Phoning it in

George Will phones it in today with a boiler-plate global warming denying column.

There really isn't anything of interest in the column, though I found myself wondering why it is that the particular argument he recites have any probative relevance to the question of global warming.

The occasion for his cutting and pasting was some remarks by Secretary of Energy Chu on the likely disruption and ultimate disappearance of agriculture in California if global warming continues unchecked.

After blithely ignoring any evidence for Chu's claim, or even (of course) accurately representing them, Will trots out several predictions that proved, it seems, to be false: Global Cooling and Ehrlich's bet about the price of commodities.

Both have not come true, though one wonders whether it is the prediction itself that has failed to come true or the time-frame of the prediction. 

But, even if we assume that both of the underlying claims are false–that the earth was entering a cooling phase in the 1970's and that there will be shortages of non-renewable commodities in the future, what does that tell us about Chu's worries? Neither failure tells us anything about the degree to which we should trust climate science and the consensus around the general theory of anthropogenic climate change. They are essentially irrelevant.(What's the best description of these fallacies? Red Herrings?)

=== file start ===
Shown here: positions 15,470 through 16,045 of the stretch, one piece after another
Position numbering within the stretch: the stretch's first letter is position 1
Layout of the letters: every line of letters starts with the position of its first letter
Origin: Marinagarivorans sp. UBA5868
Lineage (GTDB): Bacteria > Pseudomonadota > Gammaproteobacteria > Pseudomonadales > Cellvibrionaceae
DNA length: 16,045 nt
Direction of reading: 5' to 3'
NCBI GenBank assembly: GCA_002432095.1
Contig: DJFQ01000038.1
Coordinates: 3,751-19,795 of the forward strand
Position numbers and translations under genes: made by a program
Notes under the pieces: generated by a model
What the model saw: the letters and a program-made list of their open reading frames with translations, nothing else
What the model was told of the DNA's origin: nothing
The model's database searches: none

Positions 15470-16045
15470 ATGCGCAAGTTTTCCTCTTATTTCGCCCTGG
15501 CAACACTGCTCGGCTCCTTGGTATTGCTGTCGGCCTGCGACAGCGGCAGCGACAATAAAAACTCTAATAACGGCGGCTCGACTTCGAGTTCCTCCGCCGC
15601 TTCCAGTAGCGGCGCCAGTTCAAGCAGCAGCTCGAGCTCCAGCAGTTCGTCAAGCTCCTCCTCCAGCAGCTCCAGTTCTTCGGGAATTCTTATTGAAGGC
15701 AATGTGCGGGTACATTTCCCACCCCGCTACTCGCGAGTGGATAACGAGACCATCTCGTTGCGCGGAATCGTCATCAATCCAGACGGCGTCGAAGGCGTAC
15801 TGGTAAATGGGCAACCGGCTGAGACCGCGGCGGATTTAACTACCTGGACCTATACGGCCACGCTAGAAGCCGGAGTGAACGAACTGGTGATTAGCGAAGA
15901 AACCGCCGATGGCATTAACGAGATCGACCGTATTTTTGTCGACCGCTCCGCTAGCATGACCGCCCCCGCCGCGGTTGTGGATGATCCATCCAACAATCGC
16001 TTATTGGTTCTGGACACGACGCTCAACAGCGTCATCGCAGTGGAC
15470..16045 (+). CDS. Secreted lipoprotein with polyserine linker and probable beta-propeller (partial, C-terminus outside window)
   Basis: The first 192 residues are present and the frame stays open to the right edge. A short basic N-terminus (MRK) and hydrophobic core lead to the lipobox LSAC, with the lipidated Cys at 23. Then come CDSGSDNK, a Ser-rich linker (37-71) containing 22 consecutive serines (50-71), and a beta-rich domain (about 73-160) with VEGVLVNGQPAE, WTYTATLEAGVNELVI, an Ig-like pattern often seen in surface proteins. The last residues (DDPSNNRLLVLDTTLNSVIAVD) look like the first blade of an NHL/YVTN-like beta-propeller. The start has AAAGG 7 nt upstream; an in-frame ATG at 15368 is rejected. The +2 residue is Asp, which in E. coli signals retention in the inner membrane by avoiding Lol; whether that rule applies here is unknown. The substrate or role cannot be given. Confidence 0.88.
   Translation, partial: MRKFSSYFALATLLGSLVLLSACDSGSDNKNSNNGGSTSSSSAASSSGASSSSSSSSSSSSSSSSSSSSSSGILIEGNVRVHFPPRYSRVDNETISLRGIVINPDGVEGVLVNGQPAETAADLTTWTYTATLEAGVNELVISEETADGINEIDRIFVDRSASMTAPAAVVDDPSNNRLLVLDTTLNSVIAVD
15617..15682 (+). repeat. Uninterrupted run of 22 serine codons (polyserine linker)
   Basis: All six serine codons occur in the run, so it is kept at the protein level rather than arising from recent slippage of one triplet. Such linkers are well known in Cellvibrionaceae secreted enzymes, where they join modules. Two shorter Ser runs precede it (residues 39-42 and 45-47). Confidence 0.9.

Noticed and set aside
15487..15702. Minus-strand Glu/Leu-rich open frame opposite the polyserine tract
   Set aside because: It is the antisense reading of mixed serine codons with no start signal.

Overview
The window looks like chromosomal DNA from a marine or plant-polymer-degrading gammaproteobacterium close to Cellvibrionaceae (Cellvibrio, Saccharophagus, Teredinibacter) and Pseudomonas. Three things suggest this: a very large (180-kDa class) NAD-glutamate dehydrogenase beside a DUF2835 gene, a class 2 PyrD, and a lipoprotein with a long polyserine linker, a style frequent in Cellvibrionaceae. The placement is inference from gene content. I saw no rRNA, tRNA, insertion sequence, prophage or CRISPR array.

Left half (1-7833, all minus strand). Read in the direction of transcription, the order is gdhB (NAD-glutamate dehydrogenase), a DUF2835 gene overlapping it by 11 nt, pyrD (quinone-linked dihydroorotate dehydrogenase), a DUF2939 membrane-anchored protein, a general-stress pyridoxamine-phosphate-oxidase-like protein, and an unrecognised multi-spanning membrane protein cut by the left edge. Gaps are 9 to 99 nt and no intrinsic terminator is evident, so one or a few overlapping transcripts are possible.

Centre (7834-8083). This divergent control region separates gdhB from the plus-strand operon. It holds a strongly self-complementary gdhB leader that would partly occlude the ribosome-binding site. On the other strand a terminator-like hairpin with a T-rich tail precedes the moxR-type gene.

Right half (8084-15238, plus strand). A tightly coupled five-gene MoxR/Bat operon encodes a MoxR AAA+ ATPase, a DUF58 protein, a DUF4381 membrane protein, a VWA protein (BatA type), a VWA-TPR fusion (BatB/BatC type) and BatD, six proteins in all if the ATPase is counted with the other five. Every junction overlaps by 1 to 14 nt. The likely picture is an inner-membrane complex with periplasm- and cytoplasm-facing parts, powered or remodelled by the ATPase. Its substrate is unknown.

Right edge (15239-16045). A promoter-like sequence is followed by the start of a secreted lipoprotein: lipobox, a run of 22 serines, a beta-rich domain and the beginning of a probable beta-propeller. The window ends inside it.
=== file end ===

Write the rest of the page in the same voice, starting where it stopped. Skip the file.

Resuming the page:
As global levels of sea ice declined last year, many experts said this was evidence of man-made global warming. Since September, however, the increase in sea ice has been the fastest change, either up or down, since 1979, when satellite record-keeping began. According to the University of Illinois' Arctic Climate Research Center, global sea ice levels now equal those of 1979.

Deniers love to claim that every local short term climate change is advanced as "evidence of man-made global warming," despite the frequent denials by climate scientists that the case rests on local short term climate variations. (Yes, the media often represents climate science this way, but that cannot be taken to be an accurate representaiton of climate science). Nevertheless, it provides a nice straw man for Will to defeat. 

An unstated premise of eco-pessimism is that environmental conditions are, or recently were, optimal. The proclaimed faith of eco-pessimists is weirdly optimistic: These optimal conditions must and can be preserved or restored if government will make us minimize our carbon footprints and if government will "remake" the economy. 

Seems to me that this is not an unstated premise, but a pretty explicit claim–that human life has come to thrive within a tiny window of climate variation and that it will not thrive if dramatic change occurs. This is a nice rhetorical move, but seems to be some sort of straw man as well.